The Sri Lankan military committed numerous war crimes during the final months of the country's 26-year civil war, according to a documentary aired for the first time, amid vigorous protests from Colombo.
Using graphic video and pictures taken both by retreating Tamil Tiger rebels, civilians and victorious Sri Lankan troops, "No Fire Zone - The Killing Fields of Sri Lanka" presents a chilling picture of the final 138 days of the conflict that ended in May 2009.
Filmmaker Callum Macrae insisted before the screening on Friday that the film at the UN headquarters in Geneva that it should be seen as "evidence" of the "war crimes and crimes against humanity" committed by government troops.
"The real truth is coming out," he said.
Sri Lanka's ambassador in Geneva, Ravinatha Aryasinha, strongly protested the screening of the film on the sidelines of the ongoing UN Human Rights Council.
He described it as "part of a cynical, concerted and orchestrated campaign" to influence the debate in the council about his country.
Human Rights Watch and Amnesty International, which hosted the screening, are calling for the council to order an international probe.
They charge that Sri Lanka's domestic Lessons Learnt and Reconciliation Commission (LLRC) has glossed over the military's role.
The film for instance alleges that a "no fire zone" set up by the government in January, 2009, basically functioned as a trap for the hundreds of thousands of civilians who flooded into it in the hope of finding safety.
The area was heavily shelled, and in the film maimed and bloodied bodies, of men, women and children, lay strewn.
The UN has estimated that some 40,000 people were killed in the final months of the war, most of them due to indiscriminate shelling by the Sri Lankan military.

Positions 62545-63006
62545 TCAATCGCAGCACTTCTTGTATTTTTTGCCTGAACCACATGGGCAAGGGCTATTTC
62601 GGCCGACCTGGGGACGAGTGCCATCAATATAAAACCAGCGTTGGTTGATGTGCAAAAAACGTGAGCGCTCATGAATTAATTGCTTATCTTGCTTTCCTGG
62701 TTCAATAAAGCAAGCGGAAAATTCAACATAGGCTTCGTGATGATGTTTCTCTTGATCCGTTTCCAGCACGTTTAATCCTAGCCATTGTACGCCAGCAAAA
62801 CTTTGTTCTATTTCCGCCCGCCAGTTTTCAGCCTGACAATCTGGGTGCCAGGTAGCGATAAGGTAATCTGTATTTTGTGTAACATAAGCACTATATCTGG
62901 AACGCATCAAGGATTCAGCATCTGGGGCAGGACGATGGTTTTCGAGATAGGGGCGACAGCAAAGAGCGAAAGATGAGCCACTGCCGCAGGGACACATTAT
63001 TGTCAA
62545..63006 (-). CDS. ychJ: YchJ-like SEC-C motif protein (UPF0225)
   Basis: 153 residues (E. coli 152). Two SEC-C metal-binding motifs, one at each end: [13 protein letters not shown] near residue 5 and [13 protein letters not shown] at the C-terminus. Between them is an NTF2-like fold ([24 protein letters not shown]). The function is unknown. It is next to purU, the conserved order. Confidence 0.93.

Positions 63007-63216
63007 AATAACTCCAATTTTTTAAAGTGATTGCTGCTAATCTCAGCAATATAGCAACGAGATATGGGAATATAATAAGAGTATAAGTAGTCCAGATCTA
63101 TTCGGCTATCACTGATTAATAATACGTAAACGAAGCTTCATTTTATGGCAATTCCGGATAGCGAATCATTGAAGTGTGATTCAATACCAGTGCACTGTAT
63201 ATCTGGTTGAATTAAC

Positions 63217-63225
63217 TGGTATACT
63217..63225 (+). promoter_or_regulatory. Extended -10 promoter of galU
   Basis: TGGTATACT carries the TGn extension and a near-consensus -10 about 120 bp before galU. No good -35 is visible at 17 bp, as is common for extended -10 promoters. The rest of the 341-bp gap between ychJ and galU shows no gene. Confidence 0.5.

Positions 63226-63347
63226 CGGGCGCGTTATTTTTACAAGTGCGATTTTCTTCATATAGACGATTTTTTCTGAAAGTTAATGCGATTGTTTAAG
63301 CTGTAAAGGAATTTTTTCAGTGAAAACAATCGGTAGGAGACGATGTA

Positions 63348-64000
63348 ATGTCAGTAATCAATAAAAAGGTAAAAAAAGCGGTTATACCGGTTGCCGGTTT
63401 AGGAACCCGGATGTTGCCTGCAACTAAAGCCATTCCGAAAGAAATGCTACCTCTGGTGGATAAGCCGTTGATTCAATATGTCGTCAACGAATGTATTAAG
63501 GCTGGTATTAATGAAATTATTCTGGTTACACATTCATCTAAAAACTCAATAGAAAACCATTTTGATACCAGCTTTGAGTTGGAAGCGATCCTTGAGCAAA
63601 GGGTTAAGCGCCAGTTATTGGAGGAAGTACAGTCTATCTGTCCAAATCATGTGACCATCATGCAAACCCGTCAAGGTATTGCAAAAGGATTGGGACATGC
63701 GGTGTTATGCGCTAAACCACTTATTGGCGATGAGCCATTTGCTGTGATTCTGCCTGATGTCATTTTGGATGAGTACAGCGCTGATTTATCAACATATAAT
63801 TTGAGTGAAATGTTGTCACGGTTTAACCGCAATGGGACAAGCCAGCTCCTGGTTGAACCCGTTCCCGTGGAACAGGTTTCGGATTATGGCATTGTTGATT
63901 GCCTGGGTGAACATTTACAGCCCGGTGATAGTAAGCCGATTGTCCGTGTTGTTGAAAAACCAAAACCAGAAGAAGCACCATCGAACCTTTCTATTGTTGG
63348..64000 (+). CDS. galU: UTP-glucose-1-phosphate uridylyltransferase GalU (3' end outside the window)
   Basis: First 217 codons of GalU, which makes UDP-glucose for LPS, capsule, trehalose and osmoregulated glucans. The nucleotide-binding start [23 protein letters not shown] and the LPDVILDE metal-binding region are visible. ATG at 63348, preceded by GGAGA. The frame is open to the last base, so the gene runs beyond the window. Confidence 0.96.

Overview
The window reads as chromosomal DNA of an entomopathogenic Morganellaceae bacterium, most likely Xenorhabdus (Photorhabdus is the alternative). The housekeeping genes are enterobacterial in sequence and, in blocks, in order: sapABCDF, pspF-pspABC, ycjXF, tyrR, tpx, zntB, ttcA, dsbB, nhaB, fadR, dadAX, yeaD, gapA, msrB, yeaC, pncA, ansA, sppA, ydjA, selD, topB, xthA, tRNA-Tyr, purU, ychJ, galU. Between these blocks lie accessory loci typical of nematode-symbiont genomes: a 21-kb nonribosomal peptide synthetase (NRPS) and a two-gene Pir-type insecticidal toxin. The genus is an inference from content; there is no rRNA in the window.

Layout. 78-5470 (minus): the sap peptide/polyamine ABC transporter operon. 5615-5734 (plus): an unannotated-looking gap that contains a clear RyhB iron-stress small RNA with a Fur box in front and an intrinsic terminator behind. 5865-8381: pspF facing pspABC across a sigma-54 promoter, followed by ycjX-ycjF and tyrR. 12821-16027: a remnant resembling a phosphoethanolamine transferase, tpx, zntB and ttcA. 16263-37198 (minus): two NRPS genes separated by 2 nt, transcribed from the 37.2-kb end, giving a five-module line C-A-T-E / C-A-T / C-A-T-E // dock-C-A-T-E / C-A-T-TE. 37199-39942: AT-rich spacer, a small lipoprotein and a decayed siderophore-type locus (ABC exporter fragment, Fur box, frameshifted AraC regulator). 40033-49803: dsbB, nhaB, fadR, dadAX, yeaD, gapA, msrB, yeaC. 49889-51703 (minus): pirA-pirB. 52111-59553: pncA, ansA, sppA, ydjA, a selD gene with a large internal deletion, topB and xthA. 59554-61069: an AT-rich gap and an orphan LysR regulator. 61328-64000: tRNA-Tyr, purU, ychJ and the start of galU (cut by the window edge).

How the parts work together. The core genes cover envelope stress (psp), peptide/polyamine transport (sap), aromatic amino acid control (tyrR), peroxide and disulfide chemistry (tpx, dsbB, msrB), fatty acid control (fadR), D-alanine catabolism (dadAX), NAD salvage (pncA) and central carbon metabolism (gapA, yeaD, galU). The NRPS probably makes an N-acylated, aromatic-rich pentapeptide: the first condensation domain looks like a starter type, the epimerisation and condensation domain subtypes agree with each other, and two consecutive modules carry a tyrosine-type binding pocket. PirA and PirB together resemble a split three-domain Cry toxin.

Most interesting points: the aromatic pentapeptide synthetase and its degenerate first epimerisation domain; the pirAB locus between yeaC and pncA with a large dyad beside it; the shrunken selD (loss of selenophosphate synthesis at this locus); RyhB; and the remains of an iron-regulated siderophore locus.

Peter Mackay, a UN worker who was trapped inside the zone for two weeks, questioned in the film why the government would set up the "no fire zone" within range of all of their artillery.
"Either you don't care if you kill the people in that safe zone or you are actively targeting them," he said, adding that he believed the latter was true.
He and others describe how aid-centres and makeshift hospitals were shelled soon after UN or Red Cross workers informed the government of their coordinates, which is ironically standard practice to ensure that such places are spared in bombing campaigns.
The footage provided by the retreating Tamil Tigers and civilians is devastating, showing parents wailing over their dying and dead children, but the images provided by the government forces are perhaps even more shocking.
Video of a Tamil commander first being interrogated, and then a picture of his mutilated body in the dirt; naked and bound prisoners coldly executed; dead, naked women, who have clearly been sexually abused filmed amid degrading comments by onlooking soldiers.
And then there is footage of the 12-year-old son of Tamil Tiger leader Velupillai Prabhakaran, Balachandran, whose body is seen with five bullet holes in his chest.
He was not caught in cross-fire: a separate video shot two hours earlier, shows him sitting in military custody in a bunker eating a biscuit.
The Sri Lankan government has cast doubt on the authenticity of the footage, with Aryasinha insisting yesterday it was of "dubious origin".
Macrae however insisted that all the footage had been carefully checked and analysed to ensure none of it had been tampered with.